Čachtice, Slovakia (Formerly Hungary)
Inside his melon-sized head, the bus driver heard the menacing voice of Boris Karloff: “Even your bus is dead, Kimo.”
Please! Anywhere but here. Not in front of creepy Čachtice Castle, thought the Type A Tours driver with the name tag: ‘Aloha, My name is Big Kimo.’
“Ladies and gentlemen,” Kimo announced, “we may be here awhile, so you can get out of the bus, walk around a little and stretch if you like.”
Bats and huge fanged moths — the kind that would happily eat your shorts—with you in them — were attracted to the lights within the bus and began pounding themselves against the windows. Anyone who was about to ‘go outside and stretch’ quickly gave up on the foolish idea.
“Look, driver!” Someone stood and pointed out of the right side of the bus. Big Kimo couldn’t see anything, at first.
“It’s a lady!” said a British woman in back.
“Oh, boy…and she has dogs!” said her son. Four shadows trotted from the parked Bats Mobile and took their places behind the Countess. They held baskets in their mouths.
Sure enough, a tall beautiful woman was approaching the bus from the car. She was bathed in moonlight. She wore a bouffant hairdo and a checkered blue homemakers dress straight out of the 1950s. The lovely redhead waved at Kimo through the closed door. She held up a pitcher of an ice-cold beverage and a stack of Dixie Cups. He relaxed.
“Oh goody, goody!” a child in the front seat squealed. “The nice lady brought us Kool-Aid!”
What the tourists thought was rain, started to hit the windows. The drops were plague tears. The sound of the wind was a sickening wheeze.
“Let her in, driver! The poor woman’s blouse is soaked,” a woman from Ireland called out. All of the men were suddenly interested. “It must be the lady of the house,” she said.
I hope it isn’t the lady of the house, thought Kimo. The Bloody Countess, Elizabeth Bathory once lived here. That was centuries ago. Still, it is Čachtice!
The canines stood guard in shadows behind their mistress. Kimo opened the glass door—Oh, what the hell—with a hiss. “The dogs will have to stay outside.” The tall beauty, a very well-put-together June Cleaver—he thought, stepped up into the bus taking a wide stance in front in of the passengers. The “nice lady,” wet, was a great deal “nicer” than most had expected. She captured everyone’s complete attention despite their age, sex, race, nationality, or even in the case of Mrs. Bernstein in the back, species.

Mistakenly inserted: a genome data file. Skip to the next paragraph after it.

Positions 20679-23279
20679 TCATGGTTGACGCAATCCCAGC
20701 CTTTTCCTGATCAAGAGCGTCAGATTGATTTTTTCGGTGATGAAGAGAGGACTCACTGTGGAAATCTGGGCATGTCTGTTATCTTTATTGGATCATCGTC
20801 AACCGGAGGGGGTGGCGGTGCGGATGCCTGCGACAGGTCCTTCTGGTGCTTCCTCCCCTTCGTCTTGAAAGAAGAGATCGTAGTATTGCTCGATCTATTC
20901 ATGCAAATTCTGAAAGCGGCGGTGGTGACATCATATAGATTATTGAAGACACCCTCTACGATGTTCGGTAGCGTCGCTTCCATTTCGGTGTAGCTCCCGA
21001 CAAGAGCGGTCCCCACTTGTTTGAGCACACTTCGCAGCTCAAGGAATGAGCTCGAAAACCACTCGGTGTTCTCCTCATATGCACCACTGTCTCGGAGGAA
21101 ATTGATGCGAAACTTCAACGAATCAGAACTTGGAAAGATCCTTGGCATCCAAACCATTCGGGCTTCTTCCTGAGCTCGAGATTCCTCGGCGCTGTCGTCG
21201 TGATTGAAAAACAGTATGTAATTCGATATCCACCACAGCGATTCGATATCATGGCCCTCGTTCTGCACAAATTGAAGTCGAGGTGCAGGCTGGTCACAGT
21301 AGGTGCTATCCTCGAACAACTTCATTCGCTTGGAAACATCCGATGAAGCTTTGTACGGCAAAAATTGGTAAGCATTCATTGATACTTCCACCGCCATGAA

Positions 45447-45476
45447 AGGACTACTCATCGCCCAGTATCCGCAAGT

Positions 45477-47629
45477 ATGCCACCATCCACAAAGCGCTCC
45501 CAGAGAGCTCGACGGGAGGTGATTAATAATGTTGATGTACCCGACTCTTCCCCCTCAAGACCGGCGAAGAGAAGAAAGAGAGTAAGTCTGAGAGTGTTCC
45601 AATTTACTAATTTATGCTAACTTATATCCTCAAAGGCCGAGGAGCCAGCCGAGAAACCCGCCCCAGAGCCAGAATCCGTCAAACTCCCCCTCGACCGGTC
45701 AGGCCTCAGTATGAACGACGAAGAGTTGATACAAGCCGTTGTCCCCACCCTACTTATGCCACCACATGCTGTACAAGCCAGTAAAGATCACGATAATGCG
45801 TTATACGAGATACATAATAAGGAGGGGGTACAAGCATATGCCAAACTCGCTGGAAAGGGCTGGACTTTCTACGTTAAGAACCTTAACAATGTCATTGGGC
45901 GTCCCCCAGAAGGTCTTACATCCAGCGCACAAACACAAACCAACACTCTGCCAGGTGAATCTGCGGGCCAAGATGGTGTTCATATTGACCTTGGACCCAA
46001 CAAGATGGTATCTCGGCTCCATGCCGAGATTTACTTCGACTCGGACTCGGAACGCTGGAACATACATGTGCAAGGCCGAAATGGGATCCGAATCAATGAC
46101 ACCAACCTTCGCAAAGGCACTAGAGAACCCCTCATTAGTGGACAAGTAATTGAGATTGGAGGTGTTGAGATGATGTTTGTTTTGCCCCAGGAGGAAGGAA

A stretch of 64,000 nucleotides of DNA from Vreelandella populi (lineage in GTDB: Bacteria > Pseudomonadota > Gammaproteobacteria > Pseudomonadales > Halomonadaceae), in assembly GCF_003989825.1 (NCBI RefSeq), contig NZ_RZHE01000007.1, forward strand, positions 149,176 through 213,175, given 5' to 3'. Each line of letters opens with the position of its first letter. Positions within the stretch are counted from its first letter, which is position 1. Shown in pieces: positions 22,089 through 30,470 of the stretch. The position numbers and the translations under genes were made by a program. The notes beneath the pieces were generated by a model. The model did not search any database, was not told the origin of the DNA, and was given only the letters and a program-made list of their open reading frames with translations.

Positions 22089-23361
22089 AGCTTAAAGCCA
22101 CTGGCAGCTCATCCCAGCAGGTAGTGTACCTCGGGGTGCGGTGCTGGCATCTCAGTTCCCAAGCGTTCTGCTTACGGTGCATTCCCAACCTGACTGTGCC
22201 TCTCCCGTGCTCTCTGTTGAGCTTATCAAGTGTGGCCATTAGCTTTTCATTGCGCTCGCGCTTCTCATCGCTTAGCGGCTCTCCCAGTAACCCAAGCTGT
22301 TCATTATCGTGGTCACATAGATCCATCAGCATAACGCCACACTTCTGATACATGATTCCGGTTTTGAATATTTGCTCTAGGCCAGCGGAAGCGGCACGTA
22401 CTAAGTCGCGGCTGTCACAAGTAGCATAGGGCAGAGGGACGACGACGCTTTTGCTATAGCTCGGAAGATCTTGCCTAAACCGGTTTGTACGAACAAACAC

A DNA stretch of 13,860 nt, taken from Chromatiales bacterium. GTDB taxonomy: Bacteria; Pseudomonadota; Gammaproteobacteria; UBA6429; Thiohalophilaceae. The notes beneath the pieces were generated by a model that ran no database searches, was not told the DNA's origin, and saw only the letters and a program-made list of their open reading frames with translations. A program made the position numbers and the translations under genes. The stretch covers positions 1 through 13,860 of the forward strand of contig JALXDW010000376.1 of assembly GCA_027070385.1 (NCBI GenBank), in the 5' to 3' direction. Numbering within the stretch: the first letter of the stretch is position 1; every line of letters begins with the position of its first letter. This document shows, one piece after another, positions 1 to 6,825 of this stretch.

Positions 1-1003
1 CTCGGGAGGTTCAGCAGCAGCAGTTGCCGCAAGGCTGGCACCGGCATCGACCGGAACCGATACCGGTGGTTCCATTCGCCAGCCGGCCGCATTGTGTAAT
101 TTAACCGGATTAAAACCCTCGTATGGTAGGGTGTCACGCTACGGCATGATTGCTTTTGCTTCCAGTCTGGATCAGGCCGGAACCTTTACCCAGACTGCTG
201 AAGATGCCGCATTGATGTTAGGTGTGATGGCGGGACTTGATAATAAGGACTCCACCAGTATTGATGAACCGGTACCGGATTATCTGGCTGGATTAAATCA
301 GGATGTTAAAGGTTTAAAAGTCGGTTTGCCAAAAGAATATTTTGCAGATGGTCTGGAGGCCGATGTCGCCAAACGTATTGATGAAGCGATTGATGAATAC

“Hello, you nice people. I’m Mrs. June Cleaver!” Elizabeth Bathory, The Bloody Countess lied.
Kimo was taken back. Cleaver? Why don’t I like that name?
Her audience was riveted on the icy pitcher of swirling sky blue liquid that she displayed.
“I brought you some refreshments while you are waiting to be rescued,” said the beguiling housewife. “I’ve got dozens of our best local Batina’s cookies and something to quench your thirst. Here! Pass them back. Thank you. If it’s all right with Big Kimo, maybe I could teach you nice folks a little bit about our local cuisine.”
The tired driver nodded, stared out the bus window into the falling tears of regret and moaning thunder, and decided that he didn’t like the size of those dogs. They were very well behaved and they were all wearing white kerchiefs. No, those are bibs! Cleaver. Cleaver. The name still made him nervous.
“We’re proud of our Fritz Haarmann cutlery,” said the perky housewife. “Mr. Haarmann was originally a meat salesman from Germany, but now he makes and tests his fine cutlery products right here in Transylvania.” She smiled at the man sitting in front of her. “Are you from Germany? Then you would certainly appreciate the craftsmanship. I mean, just look at this beautiful cleeeeeeeeaver!” The big bald German didn’t understand one word. While he smiled up at the outline of her ‘chilled’ nipples above, she stared down at the reflection of the blade on his shiny head. She raised her cleaver, “Just feel this edge!”
Soon, Mrs. Cleaver/Elizabeth was doing the backstroke up and down the blood-filled center aisle of the bus as her good doggies dragged piles of tourist vittles into the Countess’ sob-flooded front yard.
The Countess Elizabeth’s housekeeper, Penelope, disposed of the bus with an explosion fueled by bat guano.
All of this took five minutes.
The flapping bats applauded.
Elizabeth, curtsied, leapt into her muscle car, and floored the gas pedal five-hundred miles to Poenari.